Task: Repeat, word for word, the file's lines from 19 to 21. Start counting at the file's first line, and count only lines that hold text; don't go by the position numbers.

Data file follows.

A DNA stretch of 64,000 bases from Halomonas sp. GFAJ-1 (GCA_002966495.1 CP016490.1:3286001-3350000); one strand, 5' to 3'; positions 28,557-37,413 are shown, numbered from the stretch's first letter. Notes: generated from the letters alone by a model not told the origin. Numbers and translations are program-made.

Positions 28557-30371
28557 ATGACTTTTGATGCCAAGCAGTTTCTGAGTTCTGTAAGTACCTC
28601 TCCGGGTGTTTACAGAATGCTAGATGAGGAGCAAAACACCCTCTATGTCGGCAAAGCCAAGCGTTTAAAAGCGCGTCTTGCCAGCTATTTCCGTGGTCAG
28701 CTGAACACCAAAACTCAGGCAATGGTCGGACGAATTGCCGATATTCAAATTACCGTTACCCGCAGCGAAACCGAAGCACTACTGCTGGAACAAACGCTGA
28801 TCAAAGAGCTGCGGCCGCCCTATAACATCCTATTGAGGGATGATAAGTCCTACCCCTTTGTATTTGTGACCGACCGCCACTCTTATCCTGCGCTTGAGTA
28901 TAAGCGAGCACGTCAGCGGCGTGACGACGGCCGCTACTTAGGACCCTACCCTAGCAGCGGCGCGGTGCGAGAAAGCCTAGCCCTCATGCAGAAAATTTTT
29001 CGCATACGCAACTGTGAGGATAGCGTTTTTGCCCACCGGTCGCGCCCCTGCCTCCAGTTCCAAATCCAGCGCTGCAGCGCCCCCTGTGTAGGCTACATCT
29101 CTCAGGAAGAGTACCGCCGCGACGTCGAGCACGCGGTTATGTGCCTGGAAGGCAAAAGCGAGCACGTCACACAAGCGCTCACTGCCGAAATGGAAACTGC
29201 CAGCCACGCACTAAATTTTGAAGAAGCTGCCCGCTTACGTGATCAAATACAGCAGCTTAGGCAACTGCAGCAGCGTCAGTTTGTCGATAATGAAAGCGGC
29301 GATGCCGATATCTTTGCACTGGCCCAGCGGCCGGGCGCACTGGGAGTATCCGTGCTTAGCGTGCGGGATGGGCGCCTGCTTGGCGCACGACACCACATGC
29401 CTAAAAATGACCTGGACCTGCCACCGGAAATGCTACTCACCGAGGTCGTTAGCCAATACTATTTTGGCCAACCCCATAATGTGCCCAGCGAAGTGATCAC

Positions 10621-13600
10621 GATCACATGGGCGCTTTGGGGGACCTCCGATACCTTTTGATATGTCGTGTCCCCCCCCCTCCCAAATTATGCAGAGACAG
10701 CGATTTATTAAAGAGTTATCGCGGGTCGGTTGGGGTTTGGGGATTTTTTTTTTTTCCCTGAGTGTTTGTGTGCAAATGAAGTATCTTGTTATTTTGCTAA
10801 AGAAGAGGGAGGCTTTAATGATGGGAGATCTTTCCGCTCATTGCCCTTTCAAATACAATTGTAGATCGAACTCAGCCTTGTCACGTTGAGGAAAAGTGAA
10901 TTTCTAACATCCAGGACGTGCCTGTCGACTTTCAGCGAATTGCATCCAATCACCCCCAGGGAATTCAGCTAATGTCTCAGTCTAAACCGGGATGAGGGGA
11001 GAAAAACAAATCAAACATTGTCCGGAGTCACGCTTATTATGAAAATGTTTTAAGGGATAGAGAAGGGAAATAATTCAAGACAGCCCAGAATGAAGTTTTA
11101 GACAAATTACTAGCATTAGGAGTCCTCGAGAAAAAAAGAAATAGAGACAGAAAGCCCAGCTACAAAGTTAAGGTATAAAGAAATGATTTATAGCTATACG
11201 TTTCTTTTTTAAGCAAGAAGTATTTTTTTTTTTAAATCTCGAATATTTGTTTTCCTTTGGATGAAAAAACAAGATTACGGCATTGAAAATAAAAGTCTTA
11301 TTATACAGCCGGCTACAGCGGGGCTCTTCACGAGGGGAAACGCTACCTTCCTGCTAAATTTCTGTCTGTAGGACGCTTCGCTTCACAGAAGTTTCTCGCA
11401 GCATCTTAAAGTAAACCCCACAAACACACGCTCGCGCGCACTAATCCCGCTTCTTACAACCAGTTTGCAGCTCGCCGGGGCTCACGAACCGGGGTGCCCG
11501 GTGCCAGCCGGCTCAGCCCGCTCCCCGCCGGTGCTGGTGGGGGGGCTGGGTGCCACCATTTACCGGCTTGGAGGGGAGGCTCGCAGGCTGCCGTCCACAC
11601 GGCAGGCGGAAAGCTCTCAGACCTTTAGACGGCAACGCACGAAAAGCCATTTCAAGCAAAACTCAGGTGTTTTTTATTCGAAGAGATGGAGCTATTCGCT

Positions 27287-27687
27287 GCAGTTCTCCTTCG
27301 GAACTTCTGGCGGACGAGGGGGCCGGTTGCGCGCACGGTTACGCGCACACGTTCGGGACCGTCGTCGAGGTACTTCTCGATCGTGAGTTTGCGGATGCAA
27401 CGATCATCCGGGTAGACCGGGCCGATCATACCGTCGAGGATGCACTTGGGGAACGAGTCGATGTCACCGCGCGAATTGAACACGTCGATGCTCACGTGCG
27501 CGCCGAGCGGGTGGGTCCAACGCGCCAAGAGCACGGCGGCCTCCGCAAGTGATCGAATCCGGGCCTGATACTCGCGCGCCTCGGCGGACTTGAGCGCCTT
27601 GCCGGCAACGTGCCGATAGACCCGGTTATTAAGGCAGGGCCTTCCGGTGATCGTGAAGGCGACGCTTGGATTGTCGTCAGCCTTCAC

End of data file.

11101 GACAAATTACTAGCATTAGGAGTCCTCGAGAAAAAAAGAAATAGAGACAGAAAGCCCAGCTACAAAGTTAAGGTATAAAGAAATGATTTATAGCTATACG
11201 TTTCTTTTTTAAGCAAGAAGTATTTTTTTTTTTAAATCTCGAATATTTGTTTTCCTTTGGATGAAAAAACAAGATTACGGCATTGAAAATAAAAGTCTTA
11301 TTATACAGCCGGCTACAGCGGGGCTCTTCACGAGGGGAAACGCTACCTTCCTGCTAAATTTCTGTCTGTAGGACGCTTCGCTTCACAGAAGTTTCTCGCA